Remember Chief Illiniwek, the white kid who dressed up in full costume and did a big dance at halftime of every game at the University of Illinois? He was supposed to be gone and buried in 2007, when the school complied with the NCAA’s directive to end all potentially “abusive” imagery involving American Indians.
But not so fast. Seems that a group of Illini students with way too much time (and money, apparently) on their hands are bringing the Chief back, without university approval. However, the group of Chief enthusiasts will be using university property for their new unveiling. This is going to go over great with the NCAA.
ILLINI HQ says that “The Next Dance” is going to be taking place at the U of I’s Assembly Hall on November 15th, prior to the start of the Illini’s football game with Ohio State. The school is absolving itself of responsibility for the event, simply saying that student groups have the right to rent the arena and put on whatever show they want:
Citing the students’ right to freedom of speech, UI spokeswoman Robin Kaler has said the university has retired the Chief and is not supporting the event. Students or groups associated with the university can rent the Assembly Hall, according to Kaler.
Of course, there’s mass outrage from opponents of such a display. Well, not really. But there is one guy who’s mad:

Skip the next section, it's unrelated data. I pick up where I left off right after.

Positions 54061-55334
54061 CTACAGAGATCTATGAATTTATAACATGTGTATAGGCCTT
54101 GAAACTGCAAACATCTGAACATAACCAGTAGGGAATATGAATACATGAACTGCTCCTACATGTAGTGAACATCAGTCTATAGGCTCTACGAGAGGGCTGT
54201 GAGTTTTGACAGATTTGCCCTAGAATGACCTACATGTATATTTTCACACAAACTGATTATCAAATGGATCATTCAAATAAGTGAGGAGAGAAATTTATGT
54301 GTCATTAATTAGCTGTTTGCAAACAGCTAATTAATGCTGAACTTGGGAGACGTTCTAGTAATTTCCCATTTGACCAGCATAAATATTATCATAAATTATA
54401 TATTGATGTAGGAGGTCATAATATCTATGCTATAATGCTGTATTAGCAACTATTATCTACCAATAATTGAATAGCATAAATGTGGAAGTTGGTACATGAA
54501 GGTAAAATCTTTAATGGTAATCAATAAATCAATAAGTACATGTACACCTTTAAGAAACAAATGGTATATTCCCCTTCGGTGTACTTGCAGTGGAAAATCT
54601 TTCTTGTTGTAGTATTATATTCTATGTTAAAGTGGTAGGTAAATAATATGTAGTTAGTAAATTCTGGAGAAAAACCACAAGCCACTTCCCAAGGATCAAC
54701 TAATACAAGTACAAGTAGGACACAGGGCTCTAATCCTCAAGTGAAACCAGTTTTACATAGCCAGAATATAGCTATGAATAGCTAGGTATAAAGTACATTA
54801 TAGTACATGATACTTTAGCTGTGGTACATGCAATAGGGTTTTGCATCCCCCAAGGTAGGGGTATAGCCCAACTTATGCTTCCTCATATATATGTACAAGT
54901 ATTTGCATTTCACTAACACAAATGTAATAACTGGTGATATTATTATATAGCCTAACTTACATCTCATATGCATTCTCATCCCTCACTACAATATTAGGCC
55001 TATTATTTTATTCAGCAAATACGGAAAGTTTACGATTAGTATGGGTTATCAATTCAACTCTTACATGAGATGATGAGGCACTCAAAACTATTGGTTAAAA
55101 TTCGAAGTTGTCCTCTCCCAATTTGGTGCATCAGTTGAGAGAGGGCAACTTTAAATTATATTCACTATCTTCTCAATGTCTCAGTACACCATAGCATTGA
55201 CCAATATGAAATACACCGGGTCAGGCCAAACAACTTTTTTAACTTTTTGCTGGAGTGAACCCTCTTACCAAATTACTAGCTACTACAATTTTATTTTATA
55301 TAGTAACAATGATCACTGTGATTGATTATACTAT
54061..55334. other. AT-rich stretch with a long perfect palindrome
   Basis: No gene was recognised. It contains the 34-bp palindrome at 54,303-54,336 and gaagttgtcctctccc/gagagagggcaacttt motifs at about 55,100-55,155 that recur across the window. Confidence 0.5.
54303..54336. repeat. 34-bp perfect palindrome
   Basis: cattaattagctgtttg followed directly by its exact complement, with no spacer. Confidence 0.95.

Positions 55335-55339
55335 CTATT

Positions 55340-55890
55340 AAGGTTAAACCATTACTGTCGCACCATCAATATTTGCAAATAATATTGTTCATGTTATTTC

Standing about 10 feet from the press conference, Bill Cook of Champaign quietly held a sign of protest.
“The university says the students have freedom of speech, but allowing them to rent out the space and allow these antics to return to their points of origin is outrageous,” he said.
New Chief Logan Ponce (how American Indian can you get?) will be using a replica costume for the dance, presumably because the university owns the old one.
The NCAA hasn’t yet figured out what to do about this. Because this is a public school and the folks putting on the dance are a registered student group, it looks like it would be hard to hold the school accountable. But if this event is a success, it will probably lead to the dance being performed more often, perhaps even before every football game, so the mascot that the NCAA was trying to get rid of would still be alive and well:
When asked whether the event makes the university in or out of compliance, NCAA spokesman Bob Williams said, “We are currently in contact with the U of I to determine the facts associated with this issue.”
In some ways, I can identify with both sides of the issue, but I do think it’s kind of silly that the people at Illinois take a frat boy dancing around in war paint and feathers this seriously. But, to each their own.